Cuahtemoc Cardenas, former Mexico City mayor and 1999 Mexican presidential candidate, spoke to more than 250 students, faculty and community members Thursday, Nov. 15 at The University of Texas-Pan American.
Cardenas, son of late Mexican President Lazaro Cardenas, lectured on U.S.-Mexico relations, with topics covering migration policies, bilingual education, economic policies, environmental issues and more.
|Former Mexico City mayor and 1999 Mexican presidential candidate Cuahtemoc Cardenas Solorzano discussed U.S.-Mexico relations recently as part of Global Week 2001 at UTPA.|
"I want to discuss with you about problems we share, as we share a long and common border that at the same time unites and distinguishes our people and our two nations,” he said.
Cardenas explained the need for both countries to come to an agreement on issues affecting residents along both sides of the border.
“Emigration to the United States has served the Mexican government,” Cardenas said. “Undocumented Mexicans in the United States are estimated from six to 10 million. The only existing possibility for Mexican migrants to enter and work unmolested in the United States is through the guest workers program.”
The former Mexico City mayor also spoke on the economic problems faced by the Mexican government and expressed ideas on improving the flow of the economy within the country.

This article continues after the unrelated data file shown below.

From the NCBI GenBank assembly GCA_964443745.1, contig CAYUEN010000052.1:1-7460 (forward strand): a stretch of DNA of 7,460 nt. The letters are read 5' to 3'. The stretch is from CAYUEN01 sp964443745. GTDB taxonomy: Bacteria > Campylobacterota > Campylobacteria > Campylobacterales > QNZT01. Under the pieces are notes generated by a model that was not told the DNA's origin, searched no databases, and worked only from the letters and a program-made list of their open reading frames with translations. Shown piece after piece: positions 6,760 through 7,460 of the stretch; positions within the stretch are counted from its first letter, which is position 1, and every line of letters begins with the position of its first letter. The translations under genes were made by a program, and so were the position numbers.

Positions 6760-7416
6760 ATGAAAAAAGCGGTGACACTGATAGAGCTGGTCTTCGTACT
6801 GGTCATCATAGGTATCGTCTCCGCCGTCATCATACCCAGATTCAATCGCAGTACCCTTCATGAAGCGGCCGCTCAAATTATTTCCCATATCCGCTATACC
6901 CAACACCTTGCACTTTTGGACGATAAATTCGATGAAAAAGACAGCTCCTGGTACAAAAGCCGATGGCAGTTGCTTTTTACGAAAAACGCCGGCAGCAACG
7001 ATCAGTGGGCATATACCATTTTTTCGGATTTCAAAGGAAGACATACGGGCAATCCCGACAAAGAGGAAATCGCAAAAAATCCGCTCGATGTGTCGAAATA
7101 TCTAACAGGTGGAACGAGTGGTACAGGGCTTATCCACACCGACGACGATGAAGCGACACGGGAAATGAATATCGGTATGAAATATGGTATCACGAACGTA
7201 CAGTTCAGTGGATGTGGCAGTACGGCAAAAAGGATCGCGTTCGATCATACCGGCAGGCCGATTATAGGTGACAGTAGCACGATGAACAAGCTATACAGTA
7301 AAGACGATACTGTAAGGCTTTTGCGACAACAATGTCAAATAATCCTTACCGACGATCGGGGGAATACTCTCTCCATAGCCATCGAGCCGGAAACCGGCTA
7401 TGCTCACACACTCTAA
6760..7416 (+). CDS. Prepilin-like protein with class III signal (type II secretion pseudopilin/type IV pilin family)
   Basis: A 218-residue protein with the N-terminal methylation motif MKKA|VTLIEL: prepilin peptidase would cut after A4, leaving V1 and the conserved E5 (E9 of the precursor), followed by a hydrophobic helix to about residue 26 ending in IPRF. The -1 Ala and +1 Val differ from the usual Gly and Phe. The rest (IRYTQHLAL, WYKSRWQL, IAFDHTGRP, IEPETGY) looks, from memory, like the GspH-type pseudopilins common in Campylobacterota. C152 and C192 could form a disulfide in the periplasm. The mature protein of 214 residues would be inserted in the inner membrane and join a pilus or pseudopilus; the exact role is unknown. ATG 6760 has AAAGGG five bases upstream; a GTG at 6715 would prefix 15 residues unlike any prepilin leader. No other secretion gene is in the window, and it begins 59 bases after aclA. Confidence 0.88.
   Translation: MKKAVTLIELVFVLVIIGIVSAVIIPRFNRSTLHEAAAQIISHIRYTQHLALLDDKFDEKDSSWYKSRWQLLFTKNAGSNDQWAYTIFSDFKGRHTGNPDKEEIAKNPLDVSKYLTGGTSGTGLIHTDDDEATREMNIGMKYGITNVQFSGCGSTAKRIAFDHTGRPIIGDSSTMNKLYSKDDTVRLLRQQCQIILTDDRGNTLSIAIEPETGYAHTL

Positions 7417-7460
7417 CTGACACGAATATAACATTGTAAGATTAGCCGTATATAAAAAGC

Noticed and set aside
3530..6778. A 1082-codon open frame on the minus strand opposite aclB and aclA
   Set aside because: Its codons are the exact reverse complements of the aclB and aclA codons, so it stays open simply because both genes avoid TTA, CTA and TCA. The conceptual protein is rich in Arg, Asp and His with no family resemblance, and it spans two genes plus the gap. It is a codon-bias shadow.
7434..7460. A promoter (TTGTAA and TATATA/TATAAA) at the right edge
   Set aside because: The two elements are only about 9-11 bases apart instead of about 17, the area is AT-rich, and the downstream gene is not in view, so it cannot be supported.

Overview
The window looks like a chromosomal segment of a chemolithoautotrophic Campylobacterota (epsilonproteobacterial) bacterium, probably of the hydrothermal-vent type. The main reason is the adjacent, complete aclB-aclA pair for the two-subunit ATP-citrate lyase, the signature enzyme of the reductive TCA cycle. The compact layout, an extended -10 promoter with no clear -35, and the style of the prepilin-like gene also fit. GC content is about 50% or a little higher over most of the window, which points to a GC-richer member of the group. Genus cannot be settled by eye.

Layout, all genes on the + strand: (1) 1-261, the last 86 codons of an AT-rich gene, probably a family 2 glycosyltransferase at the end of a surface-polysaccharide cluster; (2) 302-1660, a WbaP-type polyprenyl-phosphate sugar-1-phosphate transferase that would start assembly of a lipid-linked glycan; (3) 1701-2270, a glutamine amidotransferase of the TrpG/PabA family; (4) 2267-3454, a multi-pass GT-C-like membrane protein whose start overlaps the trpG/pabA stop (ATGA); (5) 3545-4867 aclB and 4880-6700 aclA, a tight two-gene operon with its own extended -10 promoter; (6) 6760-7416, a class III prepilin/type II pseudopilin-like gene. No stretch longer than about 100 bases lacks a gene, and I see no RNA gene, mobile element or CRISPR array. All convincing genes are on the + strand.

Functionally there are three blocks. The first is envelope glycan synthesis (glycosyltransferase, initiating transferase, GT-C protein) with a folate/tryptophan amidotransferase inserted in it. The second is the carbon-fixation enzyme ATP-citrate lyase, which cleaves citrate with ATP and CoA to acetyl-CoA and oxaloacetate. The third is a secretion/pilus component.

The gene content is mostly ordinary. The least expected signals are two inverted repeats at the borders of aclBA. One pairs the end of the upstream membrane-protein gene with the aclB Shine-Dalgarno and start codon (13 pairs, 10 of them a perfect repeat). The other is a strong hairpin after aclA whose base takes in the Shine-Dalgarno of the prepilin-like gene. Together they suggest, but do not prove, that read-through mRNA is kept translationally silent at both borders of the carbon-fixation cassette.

“Mexico’s economic policies in these last decades have not contributed to economic modernization or to the establishment of a healthy and equitable relationship with the world – particularly with the United States,” he said.
“If Latin American nations aspire – as I am convinced they do – to participate as equals with other nations and other multi-national blocs in the globalization process and share decisions and benefits, they will have to integrate into a bloc of nations with common history and common goals, and create a fair and solidaric relationship with the United States, Europe and other countries.”
Cardenas’ speech was followed by a question-and-answer session. Among the issues discussed were his plans to run for president in the next elections, civil rights for indigenous people, and political and fiscal corruption.
In addition, Dr. Rodolfo Arévalo, UTPA provost/vice president for Academic Affairs, presented Cardenas with a plaque of appreciation on behalf of the University.
Cardenas’ visit was part of the Global Week 2001 conference, “The Challenges of Globalization in the 21st Century.” It was organized by the UTPA Center for International Studies to promote academic and cultural activities from different countries for students, faculty and the community.